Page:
One of the most iconic of all species, hammerhead sharks should be swimming near the brim of any diver's bucket list. The fact that - unlike most sharks - scalloped hammerheads usually swim in huge schools only amplifies the spectacular experience of seeing them.

Hammerhead in the Bahamas

Bimini, Bahamas

Of the nine subspecies, the great hammerhead is the largest, sometimes measuring a mighty 18 feet long. They are also the most solitary version of the species, which is probably just as well. Between December and April, Bimini in the Bahamas attracts these marine monsters to one specific dive spot with crystal clear visibility and in only eight metres of water, so you can stay down for longer with sharks coming up to within a few feet.

Best Time: December to April

Galapagos Scalloped Hammerheads

Galapagos Islands

Even by Galapagos standards the islands of Darwin and Wolf are remote, and only accessible by liveaboard. They're well worth the voyage though, when you're diving in March and April with - quite literally - hundreds (and sometimes thousands) of hammerheads. They tend to be in residence during prime manta season, so this is a great chance to tick off two classics.

Best Time: December to May

Hammerhead shark and fish

Cocos Island, Costa Rica

Sticking on the subject of remote islands and liveaboards, the journey in June and July to the marine national park around Cocos Island from the Costa Rican mainland takes 36 hours. You'll probably agree that the crossing is worth every second when surrounded by huge schools of scalloped hammerheads.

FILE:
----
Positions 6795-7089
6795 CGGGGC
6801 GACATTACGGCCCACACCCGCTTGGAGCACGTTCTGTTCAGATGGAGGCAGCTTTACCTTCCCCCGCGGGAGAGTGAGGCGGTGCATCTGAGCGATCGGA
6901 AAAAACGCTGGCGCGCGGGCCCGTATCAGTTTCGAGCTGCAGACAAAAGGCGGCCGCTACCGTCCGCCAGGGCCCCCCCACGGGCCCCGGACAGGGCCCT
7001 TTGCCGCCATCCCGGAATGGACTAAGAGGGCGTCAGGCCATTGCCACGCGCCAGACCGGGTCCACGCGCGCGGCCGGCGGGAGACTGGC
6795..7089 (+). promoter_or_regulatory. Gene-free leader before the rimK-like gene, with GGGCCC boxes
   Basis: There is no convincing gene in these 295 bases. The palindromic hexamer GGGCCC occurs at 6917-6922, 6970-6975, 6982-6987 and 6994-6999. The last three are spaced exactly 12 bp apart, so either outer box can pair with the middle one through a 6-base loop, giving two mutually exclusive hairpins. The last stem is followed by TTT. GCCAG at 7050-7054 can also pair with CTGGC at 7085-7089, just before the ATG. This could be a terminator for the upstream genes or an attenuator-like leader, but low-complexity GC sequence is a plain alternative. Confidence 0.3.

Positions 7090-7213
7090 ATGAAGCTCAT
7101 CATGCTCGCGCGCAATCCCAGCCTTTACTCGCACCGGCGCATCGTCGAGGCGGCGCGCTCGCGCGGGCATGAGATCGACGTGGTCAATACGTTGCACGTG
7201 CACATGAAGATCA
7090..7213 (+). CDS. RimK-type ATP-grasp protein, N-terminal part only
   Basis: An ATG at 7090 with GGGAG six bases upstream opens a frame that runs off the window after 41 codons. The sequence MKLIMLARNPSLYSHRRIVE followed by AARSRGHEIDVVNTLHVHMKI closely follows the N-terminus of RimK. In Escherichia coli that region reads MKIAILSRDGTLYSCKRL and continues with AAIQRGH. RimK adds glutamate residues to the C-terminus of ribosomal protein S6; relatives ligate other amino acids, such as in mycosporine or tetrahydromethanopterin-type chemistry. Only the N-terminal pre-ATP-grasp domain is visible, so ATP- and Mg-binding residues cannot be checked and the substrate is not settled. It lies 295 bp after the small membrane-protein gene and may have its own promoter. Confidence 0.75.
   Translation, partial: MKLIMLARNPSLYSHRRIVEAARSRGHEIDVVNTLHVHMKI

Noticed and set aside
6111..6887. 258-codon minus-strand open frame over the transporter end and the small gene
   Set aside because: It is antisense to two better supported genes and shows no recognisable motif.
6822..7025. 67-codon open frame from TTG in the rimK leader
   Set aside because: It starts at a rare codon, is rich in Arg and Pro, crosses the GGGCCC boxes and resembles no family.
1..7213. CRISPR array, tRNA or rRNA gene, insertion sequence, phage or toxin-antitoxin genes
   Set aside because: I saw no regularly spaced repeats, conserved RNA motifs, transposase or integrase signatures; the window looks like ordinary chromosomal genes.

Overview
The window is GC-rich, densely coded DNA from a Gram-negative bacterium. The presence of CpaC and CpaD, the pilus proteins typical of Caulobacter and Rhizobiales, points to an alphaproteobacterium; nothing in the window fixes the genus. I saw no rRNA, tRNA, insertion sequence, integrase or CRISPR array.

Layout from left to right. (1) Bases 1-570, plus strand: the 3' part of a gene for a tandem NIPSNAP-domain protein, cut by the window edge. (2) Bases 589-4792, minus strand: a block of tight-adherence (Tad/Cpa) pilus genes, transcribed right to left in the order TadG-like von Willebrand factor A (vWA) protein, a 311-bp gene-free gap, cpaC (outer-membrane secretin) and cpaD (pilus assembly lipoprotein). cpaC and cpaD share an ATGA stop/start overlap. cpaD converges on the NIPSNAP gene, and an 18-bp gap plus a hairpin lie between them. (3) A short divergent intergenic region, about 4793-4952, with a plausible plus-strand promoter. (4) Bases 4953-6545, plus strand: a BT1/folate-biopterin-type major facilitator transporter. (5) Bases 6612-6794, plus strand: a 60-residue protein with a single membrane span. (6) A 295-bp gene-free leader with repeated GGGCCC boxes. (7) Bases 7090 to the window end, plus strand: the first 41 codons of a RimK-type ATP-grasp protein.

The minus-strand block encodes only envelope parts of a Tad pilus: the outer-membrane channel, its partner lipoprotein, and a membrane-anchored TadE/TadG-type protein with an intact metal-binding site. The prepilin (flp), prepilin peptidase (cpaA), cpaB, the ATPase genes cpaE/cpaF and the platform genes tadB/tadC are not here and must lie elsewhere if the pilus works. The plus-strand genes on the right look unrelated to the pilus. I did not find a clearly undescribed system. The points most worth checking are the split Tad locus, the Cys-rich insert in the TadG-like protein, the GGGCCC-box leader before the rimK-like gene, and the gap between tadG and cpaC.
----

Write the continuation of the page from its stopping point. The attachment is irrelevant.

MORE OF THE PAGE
Best Time: May to September

Rangiroa aerial, French Polynesia

Rangiroa, French Polynesia

Home to one of the most famous dive sites in the world, Tiputa Pass in Rangiroa is frequented by a staggering variety of pelagic species, including the humble hammerhead. January and February are the best times to spot these predators in the pass, and during this time it's not uncommon to see a fever of dozens hunting for stingrays. Usually solitary, this is a remarkable time to witness these rare sharks hunting like this this.

Best Time: January and February

Socorro Island scalloped hammerhead

Socorro Island, Mexico

Located in the remote Pacific Ocean off southernly Baja California, Socorro is the largest island in the Revillagigedo Archipelago and a hotspot for all the big ticket animals. It is possible to spot everything from giant oceanic manta rays to bottlenose dolphins and, of course, hundreds of hammerheads (April to June). Also part of the archipelago is Roca Partida, a solitary rock rising from the water like a humpback's tail, and here you can often see scalloped hammerheads along with huge schools of pelagic fish, such as yellowfin tuna.

Best Time: April to June

Alphonse hammerhead

Alphonse Island, Seychelles

The marine mantra for the remote island of Alphonse is to expect the unexpected. Located some 250 miles south of the main island of Mahé in the Seychelles, each dive is peppered with surprise encounters, from seeing hammerheads out in the blue to huge schools of barracuda and anthias to all the big stuff (think: dolphins, sharks and manta rays). This is the kind of diving experience where you never know what you'll come across.

Best Time: March to May and October to December

To learn more about hammerhead sharks, visit our Top Ten Hammerhead Shark Facts blog.

Interested in hammerhead diving? Get in touch with our team today to start planning your next dive adventure.